Thursday, August 11, 2011

Culture Shock 08.11.11: Does anyone really still want their MTV?

"I am The Great Cornholio!"
Aug. 1 marked the 30th birthday of MTV, not that you'd know that from watching MTV. The network's birthday passed virtually unremarked.

Maybe that's because MTV, a channel identified with youth and youth culture, can't bring itself to admit it has entered adulthood. If real life were "Logan's Run," MTV would be running for Sanctuary.
Or maybe it's just that there isn't much to celebrate now that MTV is little more than the shambling zombie husk of the once vibrant, groundbreaking cable station that helped define the 1980s.

MTV has been on the receiving end of jokes for so long, it's hard even to recall, much less appreciate, just how relevant it once was. Professional "concerned parents" used to drum up hysteria about how "Beavis and Butt-Head" and racy Madonna videos were corrupting an entire generation. (Generation X turned out just fine. Thanks for asking.) Now, the most controversy MTV can manage is a few critics writing boilerplate articles about whether "Jersey Shore" makes everyone from New Jersey look bad or is offensive to Italian Americans.

Well, it does make Jersey look bad, but we've all got our stereotypes to bear, OK?

And if you are looking for a music video that tries way too hard to be edgy and "transgressive," well I suppose you can find some of Lady Gaga’s on the Internet. But you won't find them on MTV, which stopped airing music videos so long ago that the joke about there being no music on Music Television stopped being funny a decade ago.

But, hey, at least Mike Judge is back. After 13 seasons of "King of the Hill" on Fox — a successful run by any standard, but a wildly successful one given Fox's track record of canceling shows — he has returned to MTV with new episodes of "Beavis and Butt-Head." And this time around, Beavis and Butt-Head will be making fun on MTV’s current programming, including "Jersey Shore."

That merits repeating: Two animated cartoon characters once thought to be horrible, even dangerous role models for children will be dishing out insults at the expense of a cast of flesh-and-blood cartoon characters, one of whom looks like an Oompa Loompa.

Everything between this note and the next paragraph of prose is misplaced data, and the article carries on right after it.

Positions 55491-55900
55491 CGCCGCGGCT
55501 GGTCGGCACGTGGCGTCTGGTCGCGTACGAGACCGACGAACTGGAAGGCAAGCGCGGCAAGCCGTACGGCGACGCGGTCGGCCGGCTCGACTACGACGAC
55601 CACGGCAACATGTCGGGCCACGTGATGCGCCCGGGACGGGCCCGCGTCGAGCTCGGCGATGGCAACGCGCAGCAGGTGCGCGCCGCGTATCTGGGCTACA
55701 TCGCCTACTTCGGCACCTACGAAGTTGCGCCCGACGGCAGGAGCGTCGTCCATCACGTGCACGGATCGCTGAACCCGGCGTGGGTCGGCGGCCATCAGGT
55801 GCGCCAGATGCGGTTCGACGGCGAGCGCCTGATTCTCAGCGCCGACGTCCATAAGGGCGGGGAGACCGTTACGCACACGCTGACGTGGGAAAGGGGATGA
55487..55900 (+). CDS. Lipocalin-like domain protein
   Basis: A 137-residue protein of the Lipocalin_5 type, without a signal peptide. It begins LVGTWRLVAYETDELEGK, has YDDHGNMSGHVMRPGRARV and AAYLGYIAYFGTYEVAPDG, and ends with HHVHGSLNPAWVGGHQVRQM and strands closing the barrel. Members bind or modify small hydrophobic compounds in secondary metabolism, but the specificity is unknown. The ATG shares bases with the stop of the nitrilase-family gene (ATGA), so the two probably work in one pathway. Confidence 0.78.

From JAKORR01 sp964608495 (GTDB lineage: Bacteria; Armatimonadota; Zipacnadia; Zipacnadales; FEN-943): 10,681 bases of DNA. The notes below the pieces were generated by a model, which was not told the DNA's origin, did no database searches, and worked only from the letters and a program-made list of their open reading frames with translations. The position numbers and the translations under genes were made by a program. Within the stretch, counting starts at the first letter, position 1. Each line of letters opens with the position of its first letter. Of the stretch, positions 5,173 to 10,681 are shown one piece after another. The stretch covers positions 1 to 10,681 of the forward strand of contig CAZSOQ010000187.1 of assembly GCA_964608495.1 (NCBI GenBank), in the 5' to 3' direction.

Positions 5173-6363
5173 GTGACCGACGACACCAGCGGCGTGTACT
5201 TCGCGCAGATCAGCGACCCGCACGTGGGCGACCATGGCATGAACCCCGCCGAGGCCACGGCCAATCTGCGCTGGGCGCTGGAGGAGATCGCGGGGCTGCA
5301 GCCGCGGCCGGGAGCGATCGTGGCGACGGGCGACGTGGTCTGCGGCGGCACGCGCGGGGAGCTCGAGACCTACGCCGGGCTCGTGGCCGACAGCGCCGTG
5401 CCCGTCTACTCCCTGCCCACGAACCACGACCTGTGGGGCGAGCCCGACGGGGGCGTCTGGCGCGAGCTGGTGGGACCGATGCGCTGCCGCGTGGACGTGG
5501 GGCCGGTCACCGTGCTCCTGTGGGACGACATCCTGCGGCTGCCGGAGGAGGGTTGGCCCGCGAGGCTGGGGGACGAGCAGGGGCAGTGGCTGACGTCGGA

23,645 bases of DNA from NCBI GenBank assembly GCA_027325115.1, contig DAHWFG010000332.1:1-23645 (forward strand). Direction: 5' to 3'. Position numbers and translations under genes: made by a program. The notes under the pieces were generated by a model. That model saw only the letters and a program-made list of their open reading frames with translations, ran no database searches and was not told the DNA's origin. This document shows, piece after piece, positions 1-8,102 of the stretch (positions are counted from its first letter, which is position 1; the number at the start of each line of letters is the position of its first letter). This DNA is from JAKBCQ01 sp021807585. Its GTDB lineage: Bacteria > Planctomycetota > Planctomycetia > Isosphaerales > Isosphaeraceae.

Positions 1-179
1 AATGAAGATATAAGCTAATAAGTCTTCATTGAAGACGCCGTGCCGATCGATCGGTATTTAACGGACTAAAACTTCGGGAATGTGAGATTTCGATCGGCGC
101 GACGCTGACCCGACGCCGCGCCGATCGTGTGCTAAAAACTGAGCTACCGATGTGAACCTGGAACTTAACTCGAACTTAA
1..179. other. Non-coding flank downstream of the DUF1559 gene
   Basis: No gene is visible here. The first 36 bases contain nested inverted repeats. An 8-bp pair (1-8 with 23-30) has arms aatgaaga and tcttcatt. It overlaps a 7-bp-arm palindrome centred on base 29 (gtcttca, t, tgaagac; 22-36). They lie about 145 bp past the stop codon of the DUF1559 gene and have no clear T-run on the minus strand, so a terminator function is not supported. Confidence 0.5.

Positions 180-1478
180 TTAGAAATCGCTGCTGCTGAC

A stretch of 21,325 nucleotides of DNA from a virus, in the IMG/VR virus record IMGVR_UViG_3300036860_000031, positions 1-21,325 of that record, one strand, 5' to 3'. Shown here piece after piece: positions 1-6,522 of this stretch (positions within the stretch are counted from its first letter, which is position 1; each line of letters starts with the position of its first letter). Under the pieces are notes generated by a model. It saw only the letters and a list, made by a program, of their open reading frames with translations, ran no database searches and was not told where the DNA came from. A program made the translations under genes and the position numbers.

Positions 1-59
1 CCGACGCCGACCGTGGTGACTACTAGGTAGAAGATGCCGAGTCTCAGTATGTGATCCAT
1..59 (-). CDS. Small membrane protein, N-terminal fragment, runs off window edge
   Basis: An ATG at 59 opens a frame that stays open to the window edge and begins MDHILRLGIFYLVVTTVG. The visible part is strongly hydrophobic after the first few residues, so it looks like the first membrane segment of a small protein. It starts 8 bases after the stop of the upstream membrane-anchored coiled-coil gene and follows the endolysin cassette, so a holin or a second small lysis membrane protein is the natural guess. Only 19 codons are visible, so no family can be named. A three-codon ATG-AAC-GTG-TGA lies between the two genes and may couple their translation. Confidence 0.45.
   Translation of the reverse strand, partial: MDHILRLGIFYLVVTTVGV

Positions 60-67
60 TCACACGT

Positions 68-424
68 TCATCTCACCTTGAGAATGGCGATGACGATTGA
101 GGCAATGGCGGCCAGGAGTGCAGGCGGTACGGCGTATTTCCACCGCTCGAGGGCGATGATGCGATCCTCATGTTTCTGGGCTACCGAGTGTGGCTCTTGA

What do you get from too much MTV? A pain in the neck and an IQ of three.

At 30, MTV looks old, tired, worn out. It's like 30 is the new 80. And for being MTV's signature show, "Jersey Shore" isn't even all that distinctive. Every cable channel has some fake "reality" show about awful people, whether it's "The Real Housewives" or "Mob Wives" or "Keeping Up with the Kardashians." It's all so homogenized, I had to double check that "Jersey Shore" is an MTV show. It could easily be on E! or Bravo or SyFy or History or any of a dozen channels that, like MTV, no longer have anything to do with their name or initials.

We're far removed from when MTV invented the modern reality TV show with "The Real World," which, now a quaint relic, is entering its 26th season — another zombie that just won't die.

And the days when MTV's music videos provided a new and exciting artistic format, which served as a proving ground for future movie directors like Spike Jonze ("Where the Wild Things Are"), Michel Gondry ("Eternal Sunshine of the Spotless Mind") and David Fincher ("Fight Club"), are now the stuff of legend.

Thirty years after it shook the world, MTV looks like just another cable channel that has lost its identity. Sure, people still watch. But it's just not important anymore.

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